Lemonaid wrote:Your true bowel tolerance is defined by a non-stop steady stream of ascorbate anything less is confounded by the very short half-life and decreasing absorption rates associated with increasing single dosages.
Schigara wrote:Smaller but more frequent doses. Try 1 gram every hour or 2 grams every other hour or 2 grams per hour. You can't really get a steady flow taking large doses spread 4-6 hours apart.
carnyard wrote:Schigara wrote:Smaller but more frequent doses. Try 1 gram every hour or 2 grams every other hour or 2 grams per hour. You can't really get a steady flow taking large doses spread 4-6 hours apart.
How do you determine your maintenance dose and how do you spread your maintenance dose out during the day?
Schigara wrote:Personally, I want the steadiest flow of c I can get so I spread my doses out roughly every hour to 1.5 hours apart while awake. I take 10 doses per day of 1.5 grams(3 500mg tablets) which totals 15grams in a day. This amount gives me a good bit of gas. Last week I tried upping the doses to 2 grams at a time to see if I could handle 20 grams a day and after the 8th dose, I had a loose bowel movement.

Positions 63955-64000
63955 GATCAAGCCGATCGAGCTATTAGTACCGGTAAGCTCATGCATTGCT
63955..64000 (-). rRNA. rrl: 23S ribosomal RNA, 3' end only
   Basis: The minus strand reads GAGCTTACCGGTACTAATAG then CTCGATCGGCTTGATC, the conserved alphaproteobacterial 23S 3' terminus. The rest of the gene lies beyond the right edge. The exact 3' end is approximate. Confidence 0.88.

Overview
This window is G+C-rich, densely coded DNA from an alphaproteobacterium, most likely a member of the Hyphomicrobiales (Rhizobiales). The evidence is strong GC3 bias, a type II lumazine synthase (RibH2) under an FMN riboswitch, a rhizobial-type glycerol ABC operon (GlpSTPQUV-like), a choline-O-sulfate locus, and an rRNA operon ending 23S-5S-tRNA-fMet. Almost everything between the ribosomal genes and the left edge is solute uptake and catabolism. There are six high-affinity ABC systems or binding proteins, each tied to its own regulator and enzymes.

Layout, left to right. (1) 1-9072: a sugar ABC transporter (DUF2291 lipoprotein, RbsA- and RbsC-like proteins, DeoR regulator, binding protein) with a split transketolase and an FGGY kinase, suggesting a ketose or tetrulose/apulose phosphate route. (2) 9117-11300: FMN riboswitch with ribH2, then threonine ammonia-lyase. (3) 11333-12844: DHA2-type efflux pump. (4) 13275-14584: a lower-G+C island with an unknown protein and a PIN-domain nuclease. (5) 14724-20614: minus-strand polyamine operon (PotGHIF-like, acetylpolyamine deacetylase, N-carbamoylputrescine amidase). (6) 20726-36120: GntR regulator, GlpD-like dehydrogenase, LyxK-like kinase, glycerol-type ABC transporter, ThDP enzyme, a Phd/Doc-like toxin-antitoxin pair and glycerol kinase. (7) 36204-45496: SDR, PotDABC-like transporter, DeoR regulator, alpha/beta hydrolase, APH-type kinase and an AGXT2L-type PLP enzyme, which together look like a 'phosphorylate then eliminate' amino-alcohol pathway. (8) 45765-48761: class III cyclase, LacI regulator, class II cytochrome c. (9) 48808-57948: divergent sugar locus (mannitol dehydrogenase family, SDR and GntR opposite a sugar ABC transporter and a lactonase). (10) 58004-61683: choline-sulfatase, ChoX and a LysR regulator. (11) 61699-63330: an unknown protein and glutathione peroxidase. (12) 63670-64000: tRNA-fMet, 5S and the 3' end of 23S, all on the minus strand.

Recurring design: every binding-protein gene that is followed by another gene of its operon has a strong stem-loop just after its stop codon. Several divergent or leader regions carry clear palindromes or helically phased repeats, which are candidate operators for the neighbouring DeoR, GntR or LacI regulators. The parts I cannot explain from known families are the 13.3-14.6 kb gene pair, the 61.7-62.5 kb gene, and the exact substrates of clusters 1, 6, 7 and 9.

It's all just trial and error but the main thing is to not try to take giant doses at one time.
Example: One time I took 5 grams at once and got a very loose BM. This does not mean my daily bowel tolerance is 5grams. This just means my per dose limit is less than 5grams. My daily limit is between 16-18 grams. There is a difference between dose limit and daily limit.
carnyard wrote:Schigara wrote:
Thank you. That was very helpful. One more question if you don't mind. Do you find taking Vitamin C in capsule form vs. powder form gives you a little more control using the dosage strategy that you just outlined? I am currently experimenting with both powder and capsules to see which works better for me.
Schigara wrote:It is just more convenient as I can load up my pill organizer and take it with me to play golf or whatever and not have to deal with measuring powder and putting it in a liquid.
As per the above literature it would be fair to say that there is no solid evidence to suggest magnesium stearate is harmful.
Silicone Chemistry wrote:Although human exposure to crystalline silica is extensive and generally to no ill effect, tissue (especially lung) exposure to particulate silica or silica dust has well defined toxic, inflammatory outcomes (American Thoracic Society, 1997).
Users browsing this forum: Google [Bot] and 0 guests